In this week’s blog, we would like to introduce you to our new volunteer, Danny de Vries Robbe. Danny joined us from Royal Holloway University London for a two-week placement which focused on the development of e-learning materials for our portal.
Hi there Danny. Please can you tell us about yourself?
Hi. I am Biomedical Science Student entering my third and final year of study. My primary interest is cell biology and I am currently conducting a research project into finding ways to up regulate muscle building genes using CRISPR to treat Duchenne Muscular Dystrophy.
Had you heard of rare diseases before your placement?
Yes. My university runs a day dedicated to promoting awareness of rare diseases to both school and university students. I was lucky enough to participate then volunteer to run quizzes to test and teach people about different aspects of rare disease.
What motivated you to take up the micro-placement at Findacure?
In my opinion, a lack of treatment for so many rare diseases is one of the primary unmet needs of modern medicine. I wanted to learn more about the challenges and potential solutions to this problem. And also to improve my writing skills
What have you been working on?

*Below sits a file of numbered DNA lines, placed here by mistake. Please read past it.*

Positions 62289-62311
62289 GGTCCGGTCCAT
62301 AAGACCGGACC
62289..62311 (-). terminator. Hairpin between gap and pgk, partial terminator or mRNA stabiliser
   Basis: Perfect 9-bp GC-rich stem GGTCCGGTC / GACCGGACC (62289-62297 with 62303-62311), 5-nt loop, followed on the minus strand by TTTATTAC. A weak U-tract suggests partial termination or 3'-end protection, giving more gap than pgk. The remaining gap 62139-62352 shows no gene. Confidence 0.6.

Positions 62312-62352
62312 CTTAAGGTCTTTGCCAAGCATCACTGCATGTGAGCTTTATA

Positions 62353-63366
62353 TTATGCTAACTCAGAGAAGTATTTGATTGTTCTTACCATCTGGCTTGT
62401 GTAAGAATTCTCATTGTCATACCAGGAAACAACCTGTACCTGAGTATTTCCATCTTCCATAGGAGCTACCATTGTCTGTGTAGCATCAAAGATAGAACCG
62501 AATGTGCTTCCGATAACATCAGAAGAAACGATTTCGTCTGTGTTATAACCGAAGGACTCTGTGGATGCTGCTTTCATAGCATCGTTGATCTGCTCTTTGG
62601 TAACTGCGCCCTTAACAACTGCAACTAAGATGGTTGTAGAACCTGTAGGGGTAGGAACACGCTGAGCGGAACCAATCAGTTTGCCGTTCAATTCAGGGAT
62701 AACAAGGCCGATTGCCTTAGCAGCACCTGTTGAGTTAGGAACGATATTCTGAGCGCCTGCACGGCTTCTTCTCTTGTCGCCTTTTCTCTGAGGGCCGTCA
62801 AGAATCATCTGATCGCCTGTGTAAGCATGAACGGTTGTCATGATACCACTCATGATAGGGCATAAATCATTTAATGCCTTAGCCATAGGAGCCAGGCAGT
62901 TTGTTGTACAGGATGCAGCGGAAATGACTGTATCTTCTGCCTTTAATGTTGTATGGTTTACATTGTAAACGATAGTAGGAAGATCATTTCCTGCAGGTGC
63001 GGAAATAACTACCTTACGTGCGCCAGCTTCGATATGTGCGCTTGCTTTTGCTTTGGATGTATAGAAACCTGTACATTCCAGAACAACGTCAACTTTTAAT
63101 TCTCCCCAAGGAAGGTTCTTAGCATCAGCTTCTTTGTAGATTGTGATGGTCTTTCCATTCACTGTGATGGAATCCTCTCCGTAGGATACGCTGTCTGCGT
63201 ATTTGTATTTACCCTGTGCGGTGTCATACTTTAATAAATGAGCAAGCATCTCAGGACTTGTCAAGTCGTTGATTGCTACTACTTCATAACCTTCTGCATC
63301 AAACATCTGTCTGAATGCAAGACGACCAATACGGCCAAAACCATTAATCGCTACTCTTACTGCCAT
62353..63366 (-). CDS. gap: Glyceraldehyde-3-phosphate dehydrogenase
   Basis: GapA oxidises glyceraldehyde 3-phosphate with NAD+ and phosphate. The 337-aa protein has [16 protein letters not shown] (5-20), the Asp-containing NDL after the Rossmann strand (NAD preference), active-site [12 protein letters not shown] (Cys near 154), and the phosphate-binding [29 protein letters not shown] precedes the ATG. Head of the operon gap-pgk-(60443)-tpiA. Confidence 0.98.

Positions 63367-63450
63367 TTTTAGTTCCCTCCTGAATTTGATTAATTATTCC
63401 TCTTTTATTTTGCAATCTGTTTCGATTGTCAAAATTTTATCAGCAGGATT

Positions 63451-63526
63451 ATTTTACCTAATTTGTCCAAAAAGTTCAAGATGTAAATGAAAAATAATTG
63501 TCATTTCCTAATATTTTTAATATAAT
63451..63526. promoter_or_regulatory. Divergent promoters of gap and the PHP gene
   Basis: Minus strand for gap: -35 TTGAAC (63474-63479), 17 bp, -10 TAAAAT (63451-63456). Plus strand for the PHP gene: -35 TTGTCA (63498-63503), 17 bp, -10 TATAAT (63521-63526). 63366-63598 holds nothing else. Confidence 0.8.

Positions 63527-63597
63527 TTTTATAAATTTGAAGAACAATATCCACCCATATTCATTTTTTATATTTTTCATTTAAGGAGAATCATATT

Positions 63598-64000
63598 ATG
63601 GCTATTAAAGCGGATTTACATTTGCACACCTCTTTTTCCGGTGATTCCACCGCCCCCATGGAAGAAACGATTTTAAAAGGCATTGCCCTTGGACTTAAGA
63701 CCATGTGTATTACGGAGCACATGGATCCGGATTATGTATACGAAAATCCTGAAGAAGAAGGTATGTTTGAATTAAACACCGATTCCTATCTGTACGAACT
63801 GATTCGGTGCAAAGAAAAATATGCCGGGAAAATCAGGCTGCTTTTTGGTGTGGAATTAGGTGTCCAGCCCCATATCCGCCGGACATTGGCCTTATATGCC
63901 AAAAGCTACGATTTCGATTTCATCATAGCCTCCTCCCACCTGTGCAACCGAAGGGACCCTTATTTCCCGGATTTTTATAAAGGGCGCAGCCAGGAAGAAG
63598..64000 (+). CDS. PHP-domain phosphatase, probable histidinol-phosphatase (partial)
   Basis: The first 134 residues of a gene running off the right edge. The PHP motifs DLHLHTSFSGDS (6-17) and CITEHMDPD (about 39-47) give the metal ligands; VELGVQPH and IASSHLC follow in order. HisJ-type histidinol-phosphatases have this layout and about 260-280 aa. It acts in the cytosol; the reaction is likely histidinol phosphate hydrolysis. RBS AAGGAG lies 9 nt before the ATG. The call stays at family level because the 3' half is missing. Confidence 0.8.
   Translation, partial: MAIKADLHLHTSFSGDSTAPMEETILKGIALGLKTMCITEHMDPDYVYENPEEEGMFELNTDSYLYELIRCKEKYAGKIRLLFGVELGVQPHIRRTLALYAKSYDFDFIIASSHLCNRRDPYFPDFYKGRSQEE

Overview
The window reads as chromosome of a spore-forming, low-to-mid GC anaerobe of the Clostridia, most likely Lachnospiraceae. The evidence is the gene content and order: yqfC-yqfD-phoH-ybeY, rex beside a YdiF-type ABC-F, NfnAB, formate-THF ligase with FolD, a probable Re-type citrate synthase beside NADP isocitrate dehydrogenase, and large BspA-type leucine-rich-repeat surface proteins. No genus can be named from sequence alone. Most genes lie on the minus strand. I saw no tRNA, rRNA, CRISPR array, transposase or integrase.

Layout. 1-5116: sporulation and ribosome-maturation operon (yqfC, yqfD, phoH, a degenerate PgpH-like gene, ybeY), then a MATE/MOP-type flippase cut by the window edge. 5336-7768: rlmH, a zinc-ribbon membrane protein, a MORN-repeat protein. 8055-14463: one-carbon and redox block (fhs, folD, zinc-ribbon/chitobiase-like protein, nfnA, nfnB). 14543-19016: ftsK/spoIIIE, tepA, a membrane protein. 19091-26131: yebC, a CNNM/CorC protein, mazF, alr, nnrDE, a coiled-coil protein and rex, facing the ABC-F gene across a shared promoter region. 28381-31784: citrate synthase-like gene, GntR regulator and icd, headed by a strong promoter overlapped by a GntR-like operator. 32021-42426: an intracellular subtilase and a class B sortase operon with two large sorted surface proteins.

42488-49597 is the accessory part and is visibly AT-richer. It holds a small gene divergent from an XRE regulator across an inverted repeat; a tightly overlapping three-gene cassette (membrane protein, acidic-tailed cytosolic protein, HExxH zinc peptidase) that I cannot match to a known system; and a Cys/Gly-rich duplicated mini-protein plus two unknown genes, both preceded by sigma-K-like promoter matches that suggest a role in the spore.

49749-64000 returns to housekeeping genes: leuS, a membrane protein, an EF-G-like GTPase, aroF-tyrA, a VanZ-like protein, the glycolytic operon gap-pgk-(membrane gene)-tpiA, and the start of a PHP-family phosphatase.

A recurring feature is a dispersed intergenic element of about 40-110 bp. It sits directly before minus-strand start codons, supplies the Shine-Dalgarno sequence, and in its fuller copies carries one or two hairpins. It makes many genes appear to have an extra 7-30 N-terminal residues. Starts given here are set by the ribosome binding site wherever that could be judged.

I have been working on two in-depth case studies of drug repurposing for the Findacure E-learning portal. Each case study presents a background of the patient group, how early research was funded, how the drug repurposing opportunity was identified as a promising route for therapy, and interactions with the pharmaceutical companies that enhanced the repurposing process.
What have you enjoyed most about your two weeks in Cambridge?
Apart from the great environment at Findacure and the impact of the work, I have enjoyed being able to apply my academic knowledge to real life situations. Throughout my education I have been learning about theory and application in the abstract sense. I think this is a major flaw in the educational system, as the application of knowledge can help develop understanding. Learning about such exciting and new possibilities in the rare disease field has been both exciting and a privilege.